Extraction (Extraction, #1) by Stephanie Diaz
Published by St. Martin’s Griffin on July 22, 2014
Genres: young adult romance, dystopian, science fiction
Format: Paperback (ARC)
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The publishing industry flexes according to the current trends in literature, and the current inundation of the reading world with dystopian/post-apocalyptic/science fiction is definitely one of the prime examples.
But, trust me. If you are still looking to get your sci-fi/dystopian fix, you will want to read this one.
I say this primarily because, going into this book, I had my fingers crossed. I was hoping that this would be exceptionally good, that, in the flood of dystopian books in the current YA market, it would be memorable, and that it would be original.
Much to my pleasant surprise, Extraction was, for the most part, these things to me.
The planet of Kiel seems much like our own in that humans inhabit it, but Kiel is very different from Earth in other respects. Luxury and life past twenty years of age is a rare commodity that are given only to those with high Promise (the factor that is supposed to show how useful or valuable a certain citizen is supposed to be). Child labor and starvation are abundant in all the layers of the planet except for the Core, which is portrayed by Developers as the ultimate utopia. The only way for outsiders to be granted Core citizenship is to take the Extraction test, which is administered once every year to sixteen-year-olds as an evaluation of their Promises. A handful of those who show the most Promise are selected from each layer of the planet, and then sent to the Core to begin Extraction training. It is seen as the ultimate escape from a life of constant hunger and misery.
Our protagonist, sixteen-year-old Clementine, is lucky enough to escape the Surface by being picked for Extraction. But the price she must pay for freedom is leaving Logan, the boy she loves, and, the longer she stays in the Core, Clementine begins to wonder if she has even gained freedom at all.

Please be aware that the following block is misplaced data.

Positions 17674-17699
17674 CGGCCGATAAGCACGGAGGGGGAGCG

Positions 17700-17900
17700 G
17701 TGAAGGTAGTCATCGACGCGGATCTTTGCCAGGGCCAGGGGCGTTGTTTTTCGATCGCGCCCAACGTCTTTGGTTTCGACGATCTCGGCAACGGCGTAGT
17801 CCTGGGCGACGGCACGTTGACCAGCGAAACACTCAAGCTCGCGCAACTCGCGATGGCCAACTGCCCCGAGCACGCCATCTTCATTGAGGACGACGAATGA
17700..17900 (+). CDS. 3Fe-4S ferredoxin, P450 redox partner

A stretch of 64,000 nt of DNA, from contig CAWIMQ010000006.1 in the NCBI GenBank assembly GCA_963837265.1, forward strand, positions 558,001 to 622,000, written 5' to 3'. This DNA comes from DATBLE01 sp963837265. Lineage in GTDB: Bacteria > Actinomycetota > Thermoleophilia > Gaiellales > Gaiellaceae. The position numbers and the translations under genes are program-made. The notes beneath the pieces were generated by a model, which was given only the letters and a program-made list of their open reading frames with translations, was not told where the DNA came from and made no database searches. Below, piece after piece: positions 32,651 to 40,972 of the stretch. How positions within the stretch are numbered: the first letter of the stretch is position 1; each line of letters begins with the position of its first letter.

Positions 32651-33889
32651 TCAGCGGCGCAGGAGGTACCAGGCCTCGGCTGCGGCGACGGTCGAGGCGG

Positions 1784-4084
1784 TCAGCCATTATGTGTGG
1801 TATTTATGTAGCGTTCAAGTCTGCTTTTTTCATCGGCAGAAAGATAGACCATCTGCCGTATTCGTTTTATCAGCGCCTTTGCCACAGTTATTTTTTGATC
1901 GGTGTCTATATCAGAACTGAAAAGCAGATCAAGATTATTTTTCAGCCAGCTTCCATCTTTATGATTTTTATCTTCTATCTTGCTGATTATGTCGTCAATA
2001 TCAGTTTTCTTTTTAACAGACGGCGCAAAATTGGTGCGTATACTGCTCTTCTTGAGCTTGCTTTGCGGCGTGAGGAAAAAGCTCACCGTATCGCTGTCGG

What I liked
- Extraction’s pacing would probably be its biggest asset, if I had to choose one. The chapters are so masterfully laid out that it is almost impossible to put this book down. I am certain I stayed up until at least 2 A.M. reading to find out the fates of certain characters.
- One of my favorite aspects of the book is the way that the author portrayed Clementine’s relationship with Logan. She is smart and strong enough to be able to survive on her own, but in a world as harsh as Kiel’s, she needs someone to lean on. I know that I would if I were in her position. Their relationship adds an extra shade of vulnerability to Clementine, and it made her easier to relate to.
- I felt that the world-building in Extraction was cleverly done in that the similarities between Kiel and Earth were enough for me to be easily able to imagine myself as one of its citizens. Thus, I felt myself caring and feeling empathy for the starving children, the twenty-year-olds being carried away to quarantine, and the kids that know how to do nothing but constant work. Life on Kiel is so bleak, and so incredibly messed up, that I felt pain for its inhabitants, and found myself wishing I could make it better. There were a few things that required my suspension of disbelief at certain points, but, as long as I went with it, I was able to appreciate the way life on Kiel was portrayed.